A Berry Nice Problem to Have.

Efforts to replace the entire front yard with strawberry plants continue. My berries are ever so happy, and are sending out runners in every direction.

As you can see, many of them have planted themselves in the gravel pathway along side the beds I built. This is not problematic in and of itself. Letting runners root themselves is an inexpensive and easy way to increase your crop. It is really one of my favorite things about growing strawberries. You let them do what they do naturally, and you are rewarded .

Some of these new plants will be moved to the location currently occupied by my parsley plants. Some will moved to new beds I plan to dig up in a few weeks. Some older plants will be culled. Happily, that still leaves some plants. Looks like I have berry babies to share! Which is good, because my parents’ strawberry bed took a hit last winter. Not that those plants owed them anything. We planted 75 strawberry seedlings when I was in high school, and my mom has been culling old plants and replanting runners since then. That is about twenty-five years of propagating from the original batch we planted. (Yes, my mom has the mad skillz)

Step one was to scour the garage for spare pots. Then, I filled the pots with dirt. If these plants were bound to stay potted, I would have used a good quality potting soil. Since I know these little green guys will go in the ground I just used regular dirt.

For plants that are growing in unenriched soil topped with gravel, these guys are healthy. It is easy to pull a plant off its roots; a small spade is a must for this operation. I usually snap the runner first, then carefully dig up the baby plant.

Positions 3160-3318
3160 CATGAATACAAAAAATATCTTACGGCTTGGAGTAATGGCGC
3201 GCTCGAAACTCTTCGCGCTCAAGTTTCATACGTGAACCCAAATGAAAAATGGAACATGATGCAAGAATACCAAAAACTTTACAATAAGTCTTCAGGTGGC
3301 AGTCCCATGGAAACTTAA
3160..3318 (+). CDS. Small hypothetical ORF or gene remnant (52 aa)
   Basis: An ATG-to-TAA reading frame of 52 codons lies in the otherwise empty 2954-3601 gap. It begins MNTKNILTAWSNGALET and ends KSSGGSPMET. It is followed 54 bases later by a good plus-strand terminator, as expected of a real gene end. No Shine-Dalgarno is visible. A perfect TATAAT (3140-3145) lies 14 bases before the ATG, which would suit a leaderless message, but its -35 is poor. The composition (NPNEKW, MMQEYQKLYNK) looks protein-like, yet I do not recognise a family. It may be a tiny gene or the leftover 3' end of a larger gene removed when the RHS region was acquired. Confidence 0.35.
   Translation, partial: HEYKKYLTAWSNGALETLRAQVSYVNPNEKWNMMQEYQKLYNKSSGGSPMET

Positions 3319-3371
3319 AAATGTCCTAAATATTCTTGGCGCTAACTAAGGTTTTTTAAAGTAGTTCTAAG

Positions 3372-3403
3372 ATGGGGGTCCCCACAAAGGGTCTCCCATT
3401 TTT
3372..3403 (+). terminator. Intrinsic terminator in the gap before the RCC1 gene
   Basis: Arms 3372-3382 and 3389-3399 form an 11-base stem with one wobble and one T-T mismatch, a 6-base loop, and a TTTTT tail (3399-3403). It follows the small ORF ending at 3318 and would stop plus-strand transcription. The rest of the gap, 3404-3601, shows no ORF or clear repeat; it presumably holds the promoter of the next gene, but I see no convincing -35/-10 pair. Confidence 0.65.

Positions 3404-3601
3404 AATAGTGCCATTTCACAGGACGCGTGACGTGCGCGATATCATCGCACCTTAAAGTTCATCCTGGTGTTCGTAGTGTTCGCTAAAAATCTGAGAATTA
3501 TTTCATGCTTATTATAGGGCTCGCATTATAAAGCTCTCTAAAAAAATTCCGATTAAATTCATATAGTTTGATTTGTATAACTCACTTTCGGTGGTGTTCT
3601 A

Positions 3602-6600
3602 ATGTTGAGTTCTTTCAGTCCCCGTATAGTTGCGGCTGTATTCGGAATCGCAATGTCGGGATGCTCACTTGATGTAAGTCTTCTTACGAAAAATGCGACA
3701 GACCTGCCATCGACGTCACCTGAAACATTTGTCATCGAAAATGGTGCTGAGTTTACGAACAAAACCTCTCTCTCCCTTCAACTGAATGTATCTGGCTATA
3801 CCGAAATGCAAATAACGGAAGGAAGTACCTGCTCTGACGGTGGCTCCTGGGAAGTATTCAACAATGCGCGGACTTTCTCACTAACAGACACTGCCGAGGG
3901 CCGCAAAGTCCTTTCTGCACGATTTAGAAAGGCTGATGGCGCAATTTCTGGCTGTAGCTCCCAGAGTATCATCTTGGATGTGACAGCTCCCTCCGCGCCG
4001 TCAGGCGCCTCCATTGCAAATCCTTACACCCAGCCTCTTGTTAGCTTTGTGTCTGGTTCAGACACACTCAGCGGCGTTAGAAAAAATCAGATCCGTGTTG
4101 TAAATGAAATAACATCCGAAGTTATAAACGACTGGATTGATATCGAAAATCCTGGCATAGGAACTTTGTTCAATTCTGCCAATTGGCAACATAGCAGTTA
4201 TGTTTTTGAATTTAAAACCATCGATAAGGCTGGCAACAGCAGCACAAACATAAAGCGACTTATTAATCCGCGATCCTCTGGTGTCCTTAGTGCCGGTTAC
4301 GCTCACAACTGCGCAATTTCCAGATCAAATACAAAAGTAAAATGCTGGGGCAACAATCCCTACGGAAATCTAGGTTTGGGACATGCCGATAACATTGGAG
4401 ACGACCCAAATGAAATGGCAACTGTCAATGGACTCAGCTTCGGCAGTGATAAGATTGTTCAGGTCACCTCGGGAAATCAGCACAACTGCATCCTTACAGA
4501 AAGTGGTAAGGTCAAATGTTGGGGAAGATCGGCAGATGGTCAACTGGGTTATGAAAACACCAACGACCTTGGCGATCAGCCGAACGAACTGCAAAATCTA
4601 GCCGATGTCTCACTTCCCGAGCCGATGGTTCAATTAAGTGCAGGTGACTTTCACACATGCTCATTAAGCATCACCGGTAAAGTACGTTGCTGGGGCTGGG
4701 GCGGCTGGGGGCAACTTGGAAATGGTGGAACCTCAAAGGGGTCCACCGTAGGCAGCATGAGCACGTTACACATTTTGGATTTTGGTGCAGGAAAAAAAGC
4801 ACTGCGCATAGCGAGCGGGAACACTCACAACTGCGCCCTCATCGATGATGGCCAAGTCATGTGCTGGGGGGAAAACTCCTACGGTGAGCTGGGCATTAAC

Madame Ovary decided to help me. for a while. Here, you can see two rooted strawberries still connected by a runner. There was a third plant starting (just leaves on the runner, no roots) so I took all three. I left the runner connected to the plant that was rootless. The runner will keep feeding the littlest plant until it can root itself at my parent’s house.

That looks like a good start. Another top tip for transplanting- do not skimp on the water. I gave these plants a good drink. Tomorrow they will be deposited in their new home.

Here they are, getting cozy with my parents’ tomatoes. (Side note- I should have taken pictures of their tomatoes. Holy cow those are some productive tomatoes)

When we first bought the Food It Yourself house, my parents gave me some of their strawberry plants. Now, I am returning the favor. That is how gardening should work! Share your knowledge, share your plants and seeds, share the love of growing stuff. Who have you shared plants or seeds with lately? Share in the comments!

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